Students launch desktop recycler that turns pop bottles into 3D printer plastic

Students launch desktop recycler that turns pop bottles into 3D printer plastic
ProtoCycler, an environmentally friendly, inexpensive 3D-plastic recycler, is the brainchild of three UBC engineering physics students.

Three engineering physics students at the University of British Columbia have developed a desktop plastic recycler and extruder that turns plastic waste into the material needed for 3D printing.

Called ProtoCycler, the machine can grind , such as pop bottles and Lego, and melt it into a filament that can be fed into 3D printers.

ProtoCycler began as a fourth-year engineering project for inventors Dennon Oosterman, Alex Kay and David Joyce.

"We were concerned about the amount of generated in our engineering projects, so we looked for a way to recycle that plastic back into usable filament," Oosterman said.

While there are other desktop filament extruders and plastic grinders on the market, ProtoCycler combines the two and is faster and easier to use. It can produce 10 feet of filament per minute – the fastest extruder on the market, says Oosterman.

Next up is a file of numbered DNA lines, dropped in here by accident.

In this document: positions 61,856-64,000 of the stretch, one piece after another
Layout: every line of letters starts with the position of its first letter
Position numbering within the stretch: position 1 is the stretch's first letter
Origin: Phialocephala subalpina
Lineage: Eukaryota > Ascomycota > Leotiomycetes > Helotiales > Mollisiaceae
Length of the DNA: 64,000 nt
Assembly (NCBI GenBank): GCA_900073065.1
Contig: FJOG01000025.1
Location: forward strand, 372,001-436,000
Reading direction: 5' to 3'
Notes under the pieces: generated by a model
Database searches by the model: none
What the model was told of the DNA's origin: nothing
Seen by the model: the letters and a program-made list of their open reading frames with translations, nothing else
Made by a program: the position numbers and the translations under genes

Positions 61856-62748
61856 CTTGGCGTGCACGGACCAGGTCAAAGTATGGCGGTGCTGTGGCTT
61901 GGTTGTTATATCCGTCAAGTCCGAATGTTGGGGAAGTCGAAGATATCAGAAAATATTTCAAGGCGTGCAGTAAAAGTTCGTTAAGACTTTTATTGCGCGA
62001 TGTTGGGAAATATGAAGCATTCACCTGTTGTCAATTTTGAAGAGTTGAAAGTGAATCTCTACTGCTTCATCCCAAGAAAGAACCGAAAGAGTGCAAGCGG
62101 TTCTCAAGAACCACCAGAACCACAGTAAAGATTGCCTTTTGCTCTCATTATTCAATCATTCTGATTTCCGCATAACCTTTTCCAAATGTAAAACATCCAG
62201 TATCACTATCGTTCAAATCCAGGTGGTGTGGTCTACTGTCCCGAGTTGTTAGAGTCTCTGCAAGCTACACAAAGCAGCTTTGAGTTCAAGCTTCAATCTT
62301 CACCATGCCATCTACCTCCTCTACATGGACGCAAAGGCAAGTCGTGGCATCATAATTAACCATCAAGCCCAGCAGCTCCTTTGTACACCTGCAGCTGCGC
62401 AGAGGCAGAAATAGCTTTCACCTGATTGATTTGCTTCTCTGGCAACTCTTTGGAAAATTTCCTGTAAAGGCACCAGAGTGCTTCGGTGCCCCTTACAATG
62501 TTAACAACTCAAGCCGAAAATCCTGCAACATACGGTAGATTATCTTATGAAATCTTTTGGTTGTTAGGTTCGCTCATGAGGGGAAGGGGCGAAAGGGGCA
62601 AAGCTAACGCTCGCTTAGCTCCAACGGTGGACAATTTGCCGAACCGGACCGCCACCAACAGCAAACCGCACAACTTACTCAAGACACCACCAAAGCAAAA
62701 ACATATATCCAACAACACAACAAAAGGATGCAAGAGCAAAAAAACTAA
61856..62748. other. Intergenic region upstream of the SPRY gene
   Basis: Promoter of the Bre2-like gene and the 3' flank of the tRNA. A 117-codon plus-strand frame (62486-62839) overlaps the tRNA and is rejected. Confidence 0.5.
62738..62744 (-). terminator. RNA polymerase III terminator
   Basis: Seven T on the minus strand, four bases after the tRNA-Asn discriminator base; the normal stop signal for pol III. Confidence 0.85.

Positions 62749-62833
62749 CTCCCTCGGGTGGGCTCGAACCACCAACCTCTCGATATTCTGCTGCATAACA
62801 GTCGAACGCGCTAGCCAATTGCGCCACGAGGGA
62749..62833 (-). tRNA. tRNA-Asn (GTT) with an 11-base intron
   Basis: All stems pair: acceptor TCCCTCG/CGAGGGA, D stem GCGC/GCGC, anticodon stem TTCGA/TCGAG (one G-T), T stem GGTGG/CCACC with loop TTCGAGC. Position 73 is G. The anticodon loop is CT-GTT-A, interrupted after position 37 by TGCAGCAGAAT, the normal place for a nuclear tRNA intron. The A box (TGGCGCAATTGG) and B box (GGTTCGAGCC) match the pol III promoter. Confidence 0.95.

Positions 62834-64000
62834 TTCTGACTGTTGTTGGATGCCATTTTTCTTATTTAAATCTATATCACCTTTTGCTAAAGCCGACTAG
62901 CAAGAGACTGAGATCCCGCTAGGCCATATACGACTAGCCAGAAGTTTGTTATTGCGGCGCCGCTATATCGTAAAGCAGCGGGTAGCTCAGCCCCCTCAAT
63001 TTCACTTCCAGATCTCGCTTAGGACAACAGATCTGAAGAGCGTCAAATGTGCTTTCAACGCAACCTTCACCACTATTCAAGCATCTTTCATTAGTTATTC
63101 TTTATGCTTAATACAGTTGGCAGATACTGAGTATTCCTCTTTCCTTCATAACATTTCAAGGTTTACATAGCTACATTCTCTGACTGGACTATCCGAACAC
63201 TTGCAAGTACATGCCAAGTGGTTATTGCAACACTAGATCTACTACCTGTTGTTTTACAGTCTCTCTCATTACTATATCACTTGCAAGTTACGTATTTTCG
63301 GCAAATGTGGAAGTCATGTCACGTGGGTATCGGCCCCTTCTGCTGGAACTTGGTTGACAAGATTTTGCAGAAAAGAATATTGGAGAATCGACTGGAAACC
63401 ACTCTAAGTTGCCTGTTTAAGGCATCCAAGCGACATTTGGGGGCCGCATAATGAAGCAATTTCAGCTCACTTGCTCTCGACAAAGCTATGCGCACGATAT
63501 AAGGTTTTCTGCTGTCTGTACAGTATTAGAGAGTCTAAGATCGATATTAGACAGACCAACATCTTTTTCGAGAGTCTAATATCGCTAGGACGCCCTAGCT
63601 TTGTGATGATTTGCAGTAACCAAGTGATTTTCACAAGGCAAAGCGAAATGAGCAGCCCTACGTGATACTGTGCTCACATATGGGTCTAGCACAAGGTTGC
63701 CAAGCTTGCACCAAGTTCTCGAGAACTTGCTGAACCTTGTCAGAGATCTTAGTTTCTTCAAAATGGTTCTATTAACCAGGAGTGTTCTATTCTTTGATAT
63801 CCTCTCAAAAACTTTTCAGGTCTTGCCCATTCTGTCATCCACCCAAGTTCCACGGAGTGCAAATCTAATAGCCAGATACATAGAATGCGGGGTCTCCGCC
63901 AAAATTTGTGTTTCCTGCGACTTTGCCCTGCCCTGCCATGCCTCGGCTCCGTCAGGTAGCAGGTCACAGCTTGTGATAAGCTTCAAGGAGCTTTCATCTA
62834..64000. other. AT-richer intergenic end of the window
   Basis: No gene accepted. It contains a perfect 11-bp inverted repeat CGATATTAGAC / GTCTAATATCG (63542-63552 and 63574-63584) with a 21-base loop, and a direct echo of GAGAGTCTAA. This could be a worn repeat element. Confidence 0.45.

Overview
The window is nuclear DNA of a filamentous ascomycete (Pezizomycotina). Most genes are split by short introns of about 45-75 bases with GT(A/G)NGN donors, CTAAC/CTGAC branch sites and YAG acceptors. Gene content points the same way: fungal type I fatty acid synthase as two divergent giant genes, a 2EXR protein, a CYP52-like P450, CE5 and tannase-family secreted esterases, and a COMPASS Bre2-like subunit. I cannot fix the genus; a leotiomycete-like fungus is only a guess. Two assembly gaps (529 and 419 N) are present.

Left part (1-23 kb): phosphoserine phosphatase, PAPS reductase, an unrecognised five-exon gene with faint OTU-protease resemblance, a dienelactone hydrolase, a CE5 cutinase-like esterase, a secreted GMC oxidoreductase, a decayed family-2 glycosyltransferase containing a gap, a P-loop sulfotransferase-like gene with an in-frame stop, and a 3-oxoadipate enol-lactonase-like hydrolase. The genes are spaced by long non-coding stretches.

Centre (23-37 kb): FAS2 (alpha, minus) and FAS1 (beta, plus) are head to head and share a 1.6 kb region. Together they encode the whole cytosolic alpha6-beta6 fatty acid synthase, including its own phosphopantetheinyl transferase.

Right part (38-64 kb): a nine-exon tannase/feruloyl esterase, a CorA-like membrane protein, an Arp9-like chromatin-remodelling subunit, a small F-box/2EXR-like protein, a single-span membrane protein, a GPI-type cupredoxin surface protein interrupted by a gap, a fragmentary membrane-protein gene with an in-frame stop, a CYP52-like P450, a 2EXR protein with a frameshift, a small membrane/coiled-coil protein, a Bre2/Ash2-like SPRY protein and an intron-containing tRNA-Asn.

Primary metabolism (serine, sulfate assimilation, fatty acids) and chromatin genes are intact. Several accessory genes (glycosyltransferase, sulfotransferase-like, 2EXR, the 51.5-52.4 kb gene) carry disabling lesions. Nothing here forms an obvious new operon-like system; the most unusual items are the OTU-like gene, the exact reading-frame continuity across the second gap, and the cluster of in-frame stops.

A kilogram spool of created by ProtoCycler costs $5 if produced with plastic pellets available for purchase, or is free if produced from used plastic. The cheapest store-bought spool starts at $30.

Last year, Oosterman, Kay and Joyce formed ReDeTec (short for Renewable Design Technology) to bring their design to market.

ProtoCycler is available for pre-orders at $699 at www.redetec.com.

"Schools are including 3D printing as part of their science and technology curriculum, but the cost of having each student try a project can quickly become unaffordable," Oosterman said.

"With ProtoCycler, the students can try over and over until it's perfect, nearly for free, without harming the environment."

Students launch desktop recycler that turns pop bottles into 3D printer plastic

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Citation: Students launch desktop recycler that turns pop bottles into 3D printer plastic (2015, March 6) retrieved 29 January 2020 from https://phys.org/news/2015-03-students-desktop-recycler-bottles-3d.html
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